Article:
The Vision Thing

The Vision Thing

Our man turns his experienced eyes to flip focals and other optical aids for the aging angler

  • By: Ted Leeson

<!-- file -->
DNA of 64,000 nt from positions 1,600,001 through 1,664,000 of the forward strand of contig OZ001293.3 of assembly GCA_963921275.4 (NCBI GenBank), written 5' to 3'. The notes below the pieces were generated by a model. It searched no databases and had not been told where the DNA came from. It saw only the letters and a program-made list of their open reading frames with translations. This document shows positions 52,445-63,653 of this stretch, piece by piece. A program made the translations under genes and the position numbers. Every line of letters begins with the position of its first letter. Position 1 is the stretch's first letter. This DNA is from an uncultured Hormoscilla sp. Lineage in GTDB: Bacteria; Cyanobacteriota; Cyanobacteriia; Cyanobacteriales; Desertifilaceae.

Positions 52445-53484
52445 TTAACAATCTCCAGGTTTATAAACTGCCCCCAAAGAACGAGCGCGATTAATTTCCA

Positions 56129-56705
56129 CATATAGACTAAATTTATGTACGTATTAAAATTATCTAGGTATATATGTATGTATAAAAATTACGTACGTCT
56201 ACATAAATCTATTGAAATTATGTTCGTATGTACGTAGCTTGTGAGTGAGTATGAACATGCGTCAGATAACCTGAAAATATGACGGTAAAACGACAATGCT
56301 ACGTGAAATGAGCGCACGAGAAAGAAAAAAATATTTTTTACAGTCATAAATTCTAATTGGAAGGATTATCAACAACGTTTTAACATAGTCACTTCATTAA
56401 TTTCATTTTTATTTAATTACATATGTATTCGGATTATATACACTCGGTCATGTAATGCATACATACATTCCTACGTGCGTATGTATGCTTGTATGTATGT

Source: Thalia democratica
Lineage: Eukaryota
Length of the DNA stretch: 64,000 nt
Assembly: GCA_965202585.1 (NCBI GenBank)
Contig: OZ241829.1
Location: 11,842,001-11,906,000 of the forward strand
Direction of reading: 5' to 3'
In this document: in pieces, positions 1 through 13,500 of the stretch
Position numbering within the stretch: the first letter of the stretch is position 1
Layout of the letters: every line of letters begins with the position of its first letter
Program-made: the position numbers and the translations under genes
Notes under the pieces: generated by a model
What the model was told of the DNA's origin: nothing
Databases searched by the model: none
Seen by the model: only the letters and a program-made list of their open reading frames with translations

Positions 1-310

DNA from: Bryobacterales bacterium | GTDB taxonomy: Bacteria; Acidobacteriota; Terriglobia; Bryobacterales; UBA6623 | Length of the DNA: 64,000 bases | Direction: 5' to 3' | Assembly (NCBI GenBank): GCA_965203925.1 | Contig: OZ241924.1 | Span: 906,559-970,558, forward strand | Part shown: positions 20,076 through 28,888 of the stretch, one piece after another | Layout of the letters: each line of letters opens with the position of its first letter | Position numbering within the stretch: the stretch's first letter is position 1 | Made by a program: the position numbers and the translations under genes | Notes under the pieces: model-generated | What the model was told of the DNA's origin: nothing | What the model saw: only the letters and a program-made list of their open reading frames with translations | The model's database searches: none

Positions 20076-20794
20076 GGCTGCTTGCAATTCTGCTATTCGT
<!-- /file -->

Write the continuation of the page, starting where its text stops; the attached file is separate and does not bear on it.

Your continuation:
According to Doug, a hell of a smart guy, a creditable frontman for a local garage band, and a crackerjack optometrist, it's not a question of "if" but "when." Usually, it's in your forties. The pliable lens of your eye loses elasticity; the tiny muscles that control it, struggle bravely though they might, can't alter the lens shape to change its focal length. Your ability to see objects at close distances declines faster than a tech-bubble stock, and you start threading a tippet through a hook eye by holding both at arm's length.The condition is called presbyopia, and Doug says if you don't have it now, you will eventually. Human infirmity always runs a few steps ahead of human engineering, and barring eye surgery as a solution, the best you can do is compensate with some type of magnifier. Angling conditions introduce additional problems since we need this magnification in conjunction with sunglasses during the day and without shades in the low light of morning and evening. And it's even more complicated if you need distance correction all the time. I flirted briefly and tragically with multiple pairs of glasses hung around my neck and spent most of the season trying to avert strangulation. For the past decade I've experimented, extensively, with other options--none perfect but all workable, the best choice depending on the particular kind of compromise you find most acceptable. Clip-On Magnifiers This type of magnifier clips over the bridge of eyeglasses or sunglasses and places magnifiers in front of your regular lenses. A spring hinge flips them up and out of the way when not needed. I use this type of magnifier routinely. Because the lens is close to your eye, the working field of vision is usefully large, and there's enough depth of field to keep your hands a comfortable distance from your eyes when tying on a fly or to let you string up a rod without getting a snake guide up your nose. I rarely use the flip-up feature; though the plastic lenses are fairly lightweight, I find the unit too heavy for continuous wear and instead clip them to my hat brim, lenses on the underside, when not in use. The downside is that you must have glasses on to use them, which for some anglers can mean putting on sunglasses during the evening hatch to get the necessary magnification. And this clip-over design doesn't work very well with wrap-style sunglasses; they don't mount squarely on the curved lenses. But for daytime fishing or anglers who already wear prescription glasses, they are a highly workable solution. I use mine for fly-tying as well. A couple of types are available: The Flip 'N' Focus from Fisherman Eyewear (in 1.5X, 2X, 2.5X, 3X) were the first type I used and still perfectly good ones. $10.99. The Flip Focus Glasses from Springbrook are a similar, and equally good, pair of magnifiers, available in 1X, 2X, and 3X for $15.95. Which to buy essentially depends on which you can find. With both types, however, the wire arms that secure the magnifier are sleeved in plastic to protect your eyeglass lenses. These sleeves come off too easily, and the first thing I do with a new pair is super-glue the sleeves on. The Orvis Full Lens Magnifier Clip-Ons take the idea one step further with full-size lenses that cover your glasses or shades completely. The larger lenses are correspondingly heavier and, to me, are best mounted on your glasses only when needed. The advantage here is a big field of vision that eliminates a problem common to virtually all bifocal magnifiers, built-in or add-on--uncomfortably tilting the head back to focus on objects at or above eye level (in my case, untangling flies from tree branches). But if you find that standard bifocal magnifiers enlarge too small a working area, or are too difficult or uncomfortable to focus, try these. In 1.5X, 2X, 2.5X, 3X, 4X, for $19. Hat-Brim Magnifiers This idea has been around for a while, primarily because it works for many anglers. A single-piece acrylic lens is attached to a hinged arm, which in turn attaches to a hat brim. The lenses flip down for use, and back up under the brim when not needed. The virtues here are convenience and versatility. Under most circumstances, the extra weight on your hat brim is negligible; you can wear these all day comfortably, and they're right there when the need arises. They can be used with or without eyeglasses or sunglasses (including wrap-arounds), making them the most broadly applicable approach, and they are a particularly good solution if you habitually fish in a wide range of light conditions. The tradeoff, though, is that the lenses are a hat-brim's distance away, which effectively reduces the size of the magnified field; these are clumsy, for instance, in stringing up a rod. These are best for small-field, shallow-depth use, such as tying knots. Even then you have to position your hat just right to get eyes, lenses and object all in proper alignment. But you get used to it. You also want to be careful how and where you set your hat down; plastic lenses scratch easily. Flip Focals are the original incarnation of this idea. They mount with a plastic friction clip, though on hats with thin brims, such as straw hats, you'll need to use the tie-tac-type pin to hold them in place. They are durably made with a hinge that won't fatigue over time. Purportedly available in different magnifications, 2.25X is typically what you find--a useful, general-purpose power. These are sold widely at most fly shops and through mail order outlets such as Orvis, Cabela's, L.L.Bean, and so on; prices vary a bit but average about $19. HatEyes, a newer version from MagEyes, have some useful wrinkles on the basic idea. A long, very strong stainless clip has two pinch-points against the hat brim to avoid shifting. The sliding lens mount allows you to move the lenses closer or farther from your eye, and an extension arm (included) can be installed to drop the lenses lower in your field of vision--a nice feature for bifocal wearers. The fold-up lenses are also interchangeable if your magnification needs change, and the pivot tension is adjustable. I like these for their versatility and adjustability, though the clip gap is too wide to secure the magnifiers tightly to thin brims, such as on straw hats. Available in 1.0X, 1.6X, 2X, 2.25X, and 2.75X for $24.95; extra lenses run $9.95-$13.95, depending on power. Note: Firefly Eyewear makes a combination LED headlamp and flip-down magnifier useful for both daytime and low-light use; see FR&R April 2005 for details. Bifocal Sunglasses Bifocal shades offer an obvious benefit--polarization and magnification in a single, lightweight, no-hassle package. The limitations are equally apparent--putting on sunglasses in low light to tie knots. And you have to get used to the bifocal image jump, what a friend calls "speed bumps for the eyes." The magnifiers blur the lower periphery of your distance vision and can make wading (even walking) a bit dicey until you adjust. But when you get the hang of it, the system is quite practical, at least for daytime fishing. Oddly, in this day of aging baby-boomers, relatively few over-the-counter types are available, so you'll be somewhat limited in frame style, lens material (alas, no glass), tint, and magnifying power. (A spendier alternative--custom-made, non-prescription bifocals, available from most manufacturers with prescription services--increases your options.) The following are available off the rack. Ono's Trading Company makes only one thing--bifocal sunglasses--and they do it well. I checked out the Curlew (one of five available models). The wrap-style frames help block peripheral light and have soft, flexible temple ends that adjust for a secure and comfortable fit. High-quality CR39 lenses are narrow--typical for wrap frames--and require low-profile magnifiers; these are about as small as you can get and still offer a practically sized working field. But I like the intelligent apportionment of close-up and distance fields in this compact lens. These are nicely done. Five frame styles; amber, gray and mirror-blue lenses; 1.25X, 1.5X, 1.75X, 2X and 2.25X; $149.99. Smith Action Optics has a couple of ready-to-wear models; I checked out the Lochsa. The CR39 lenses are pleasingly large (60mm), which allows room for the 2.25X magnifiers and still gives a big, unobstructed field of distance vision. The reader elements are also large to provide a usefully sized field when working close up. With clear, non-distorting lenses and sturdy frames, these offer fine quality--optical and otherwise--in ready-to-wear bifocal sunglasses. Protect the lenses from scratching, and they promise long and useful service. A particularly nice choice for anglers who prefer bigger lenses in a bit more traditional frame style. Copper and brown only, $130. I've used the Orvis Hi-Vis Polarized Magnifiers off and on for years with very satisfactory results. The aviator style puts the 2.25X elements low in the "teardrop" part of the lens, for an unusually large field for distance vision; using the magnifiers, however, may mean temporarily hiking the glasses higher on your face for comfortable eye alignment. The molded CR39 lenses here are certainly of acceptable quality--nothing special--though I've had problems in the past with lenses of this construction and material delaminating at the edges over the years. So keep these off the dashboard and away from high heat. But these are functional and workmanlike, with a nicely chosen lens shape. Gray and amber, $89. The Solar Focus glasses from Fisherman Eyewear are one from yesteryear and a good idea. The frames divide the tinted, polarizing lenses from the untinted magnifiers below. This solid division between them discourages your eyes from looking through the lower lenses in ordinary distance vision, and the clear magnifiers (in choice of two strengths) can be used in dim light. Polarizing side shields and lens-top hoods reduce peripheral glare. On the downside, overall quality--frame and optics--is middling, though serviceable for most anglers. And these are a bit bulky, with boxy, 3-D movie-glasses styling. But for anglers who put function ahead of fashion; the basic concept is right on the money. If you've rejected conventional bifocal shades because of the annoying image shift, give these a look. Gray and brown, 2.0X and 2.5X, $32.99. The Polar Focus glasses, also from Fisherman Eyewear, take a novel approach. The frames hold a pair of clear lenses with bifocal inserts. A separate pair of polarizing lenses are attached with an integral frame hinge and fold down over the clear lenses. Used alone or in conjunction with the tinted lenses, the magnifiers are suited to all light conditions. It's a workable idea provided you accept the limitations, which are primarily optical. Putting one lens over another almost invariably introduces small optical distortions, and you get some light reflection between the interior surfaces of the lenses. But unless you are unusually sensitive to this sort of thing, it shouldn't pose a problem. These are a low-cost solution for anglers who encounter a wide range of light levels during a day's fishing. Gray or brown lenses, 2.0X, 2.5X, 3.5X, for $29.99. Stick-On Bifocal Lenses Optx 20/20 from Neoptx are flexible, half-moon magnifying elements that are wetted and applied to the inside of your existing sunglass (or prescription) lenses, transforming them into bifocals and freeing you from the limited selection (and expense) of off-the-rack bifocal shades. The magnifiers can be removed and reused. The optical quality is decent--close enough for government work--though some experimentation is necessary in positioning the lenses for clear, comfortable vision. Properly mounted, though, they are perfectly satisfactory for the occasional and intermittent close-up work required during a day's fishing and offer the benefits of bifocal sunglasses even on wrap-style frames. At 11/2" x 5/8", these are generously sized, but you can trim them with scissors to better fit smaller lenses. Available in 1.25X, 1.5X, 1.75X, 2.0X, 2.5X, 3.0X for $20. Magnifier Glasses An obvious solution to the vision thing is a separate pair of magnifying glasses. I've never cared much for the inconvenience of this approach when wearing sunglasses--hang both pairs around your neck and the cords get tangled; stash the magnifiers in a vest pocket and they are slow and cumbersome to access. Still, separate magnifiers work under all light conditions, and they are relatively inexpensive. I haven't found that magnifiers like this sold specifically for fishing have more to offer than over-the-counter drugstore types, with one exception: the Orvis Super Magnifiers. These are available in 4.0X and 5.0X--much stronger than you find in off-the-rack glasses. Focal length is short and depth of field is small, but if you need that kind of power in a magnifier, these are in fact about your only option. $49.